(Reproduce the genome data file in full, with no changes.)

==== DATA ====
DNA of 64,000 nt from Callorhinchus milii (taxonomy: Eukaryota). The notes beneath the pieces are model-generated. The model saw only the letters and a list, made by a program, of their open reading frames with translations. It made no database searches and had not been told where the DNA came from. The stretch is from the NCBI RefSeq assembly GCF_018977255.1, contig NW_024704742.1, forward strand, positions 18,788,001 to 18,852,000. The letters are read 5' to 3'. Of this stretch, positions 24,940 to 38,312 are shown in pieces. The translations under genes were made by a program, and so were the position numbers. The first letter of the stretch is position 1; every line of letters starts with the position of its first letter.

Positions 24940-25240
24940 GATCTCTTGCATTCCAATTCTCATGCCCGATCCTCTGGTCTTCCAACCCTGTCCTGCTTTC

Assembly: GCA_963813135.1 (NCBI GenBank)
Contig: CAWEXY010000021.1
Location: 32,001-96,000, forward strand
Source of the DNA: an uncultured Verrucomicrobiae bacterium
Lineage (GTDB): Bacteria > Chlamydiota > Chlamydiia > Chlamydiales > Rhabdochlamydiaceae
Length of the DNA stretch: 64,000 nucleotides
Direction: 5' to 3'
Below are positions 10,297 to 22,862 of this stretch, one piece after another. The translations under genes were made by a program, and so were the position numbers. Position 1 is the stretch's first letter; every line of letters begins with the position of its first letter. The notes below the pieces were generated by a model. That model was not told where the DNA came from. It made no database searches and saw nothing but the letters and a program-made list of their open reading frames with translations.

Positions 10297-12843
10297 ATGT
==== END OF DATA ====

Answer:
DNA of 64,000 nt from Callorhinchus milii (taxonomy: Eukaryota). The notes beneath the pieces are model-generated. The model saw only the letters and a list, made by a program, of their open reading frames with translations. It made no database searches and had not been told where the DNA came from. The stretch is from the NCBI RefSeq assembly GCF_018977255.1, contig NW_024704742.1, forward strand, positions 18,788,001 to 18,852,000. The letters are read 5' to 3'. Of this stretch, positions 24,940 to 38,312 are shown in pieces. The translations under genes were made by a program, and so were the position numbers. The first letter of the stretch is position 1; every line of letters starts with the position of its first letter.

Positions 24940-25240
24940 GATCTCTTGCATTCCAATTCTCATGCCCGATCCTCTGGTCTTCCAACCCTGTCCTGCTTTC

Assembly: GCA_963813135.1 (NCBI GenBank)
Contig: CAWEXY010000021.1
Location: 32,001-96,000, forward strand
Source of the DNA: an uncultured Verrucomicrobiae bacterium
Lineage (GTDB): Bacteria > Chlamydiota > Chlamydiia > Chlamydiales > Rhabdochlamydiaceae
Length of the DNA stretch: 64,000 nucleotides
Direction: 5' to 3'
Below are positions 10,297 to 22,862 of this stretch, one piece after another. The translations under genes were made by a program, and so were the position numbers. Position 1 is the stretch's first letter; every line of letters begins with the position of its first letter. The notes below the pieces were generated by a model. That model was not told where the DNA came from. It made no database searches and saw nothing but the letters and a program-made list of their open reading frames with translations.

Positions 10297-12843
10297 ATGT